Jesus Came to Serve and So Does the Waitstaff


May 21 is National Waitstaff Day, a day created to inspire people to show appreciation to servers, and it’s a great time to remember that Jesus came to serve. The type of service you get at a restaurant can make or break your experience even more than the taste of the food. Waitstaff really are special people, and the number one reason is that they do what Jesus came on earth to do—serve others. Christians can make a difference in the world by serving and appreciating those who serve.


Jesus, God Incarnate, Didn’t come to be Served

The number one way Christians can impact the world is by allowing the Holy Spirit to make us more like Jesus. This would mean taking actions comparable to what waiters and waitresses do at restaurants. It says the following in Matthew 20:28:

“For even the Son of Man came not to be served but to serve others and to give his life as a ransom for many.” – New Living Translation

True Christlikeness can’t be separated from having the heart of a servant, and this is just one of many reasons to appreciate the qualities it takes to be a restaurant server.


Waiting Tables is Stressful

People who have never worked at a restaurant typically have no idea how stressful it is to be part of the waitstaff. Scientific research shows that being a waiter or waitressing is the number one most stressful job. This means servers are under more on-the-job stress than lawyers, doctors, and other high-stakes professionals. The following are among the reasons to appreciate servers more than ever because of the stress they are under:

  • The median annual salary for a waiter or waitress is about $25,300, according to 2017 statistics. This is similar to the amount earned by nail technicians. In the food service business, tips are extremely important because waitstaff are paid according to reduced federal minimum wage standards. Instead of being bonus money, tips are meant to bring pay up to at least minimum wage.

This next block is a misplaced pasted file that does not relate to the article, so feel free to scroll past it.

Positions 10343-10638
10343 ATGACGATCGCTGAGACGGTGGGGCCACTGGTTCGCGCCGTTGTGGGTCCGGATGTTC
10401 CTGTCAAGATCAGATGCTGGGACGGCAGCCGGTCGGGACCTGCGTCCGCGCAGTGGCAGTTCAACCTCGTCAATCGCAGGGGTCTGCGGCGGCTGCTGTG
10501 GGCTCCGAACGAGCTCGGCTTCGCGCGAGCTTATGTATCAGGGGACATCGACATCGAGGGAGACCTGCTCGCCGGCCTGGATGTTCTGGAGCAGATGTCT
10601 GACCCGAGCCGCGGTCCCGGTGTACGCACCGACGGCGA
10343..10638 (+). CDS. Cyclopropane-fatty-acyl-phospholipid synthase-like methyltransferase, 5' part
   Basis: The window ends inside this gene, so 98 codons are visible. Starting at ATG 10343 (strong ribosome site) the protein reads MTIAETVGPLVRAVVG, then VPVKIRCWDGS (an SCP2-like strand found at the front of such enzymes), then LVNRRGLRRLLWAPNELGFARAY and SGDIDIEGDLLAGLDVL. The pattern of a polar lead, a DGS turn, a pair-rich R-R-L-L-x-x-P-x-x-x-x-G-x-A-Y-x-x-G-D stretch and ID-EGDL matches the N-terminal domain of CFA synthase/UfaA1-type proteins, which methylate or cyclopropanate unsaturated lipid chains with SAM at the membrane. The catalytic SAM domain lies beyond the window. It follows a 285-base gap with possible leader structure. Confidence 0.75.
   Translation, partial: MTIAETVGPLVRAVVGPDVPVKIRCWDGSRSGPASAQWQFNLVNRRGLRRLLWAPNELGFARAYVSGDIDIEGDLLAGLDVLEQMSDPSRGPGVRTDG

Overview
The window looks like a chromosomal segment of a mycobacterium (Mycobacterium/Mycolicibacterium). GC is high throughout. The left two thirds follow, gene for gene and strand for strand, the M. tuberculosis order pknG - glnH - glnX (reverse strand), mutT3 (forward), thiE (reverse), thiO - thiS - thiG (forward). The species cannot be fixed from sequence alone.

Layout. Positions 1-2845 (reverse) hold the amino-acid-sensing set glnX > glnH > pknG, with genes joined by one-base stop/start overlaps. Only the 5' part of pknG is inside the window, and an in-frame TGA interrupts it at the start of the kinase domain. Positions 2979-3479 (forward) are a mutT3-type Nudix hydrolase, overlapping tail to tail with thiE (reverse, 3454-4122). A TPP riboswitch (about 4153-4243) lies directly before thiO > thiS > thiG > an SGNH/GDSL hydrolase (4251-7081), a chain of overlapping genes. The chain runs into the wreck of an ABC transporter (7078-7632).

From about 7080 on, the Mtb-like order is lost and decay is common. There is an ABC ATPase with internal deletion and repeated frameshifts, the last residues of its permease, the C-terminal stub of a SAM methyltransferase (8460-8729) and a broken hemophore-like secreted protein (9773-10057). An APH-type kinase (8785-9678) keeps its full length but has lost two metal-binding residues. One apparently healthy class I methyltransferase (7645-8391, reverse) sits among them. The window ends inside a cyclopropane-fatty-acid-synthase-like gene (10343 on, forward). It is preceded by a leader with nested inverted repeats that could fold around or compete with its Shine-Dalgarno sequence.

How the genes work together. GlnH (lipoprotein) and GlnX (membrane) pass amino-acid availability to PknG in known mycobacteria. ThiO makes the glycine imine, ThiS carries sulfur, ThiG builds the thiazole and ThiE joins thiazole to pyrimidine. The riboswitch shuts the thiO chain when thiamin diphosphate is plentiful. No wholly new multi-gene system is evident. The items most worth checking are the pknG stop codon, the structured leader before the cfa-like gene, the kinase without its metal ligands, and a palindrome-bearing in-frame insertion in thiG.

• It’s very physically challenging to be a waiter or waitress. In addition to being on your feet constantly and carrying heavy trays, the stress affects the body. Accidents are possible because of potential cuts, burns, and slips on slippery floors. Physical health is also affected by lack of access to adequate medical attention due to finances and activities associated with high-stress jobs, including drinking alcohol and smoking.
  • People being waited on can be incredibly rude. It’s normal for waitstaff to be treated in ways that are shockingly bad and degrading. Yet, they are expected to smile and demonstrate a good attitude.
  • Waiters and waitresses are routinely screamed and yelled at for things that are completely beyond their control. If the kitchen is backed up, how is that the fault of the waitress? It’s very tense to be in that situation day after day.


Treat Waitstaff Like Jesus

The only perfect conclusion to draw is that because waitresses and waiters serve and our Savior came to serve, we should treat waitstaff with the respect we would give to Jesus if He took our order. If we all did that, and not just on National Waitstaff Day, a revival might break out! After all, it could lead servers everywhere and other patrons in restaurants to be drawn to Christianity.



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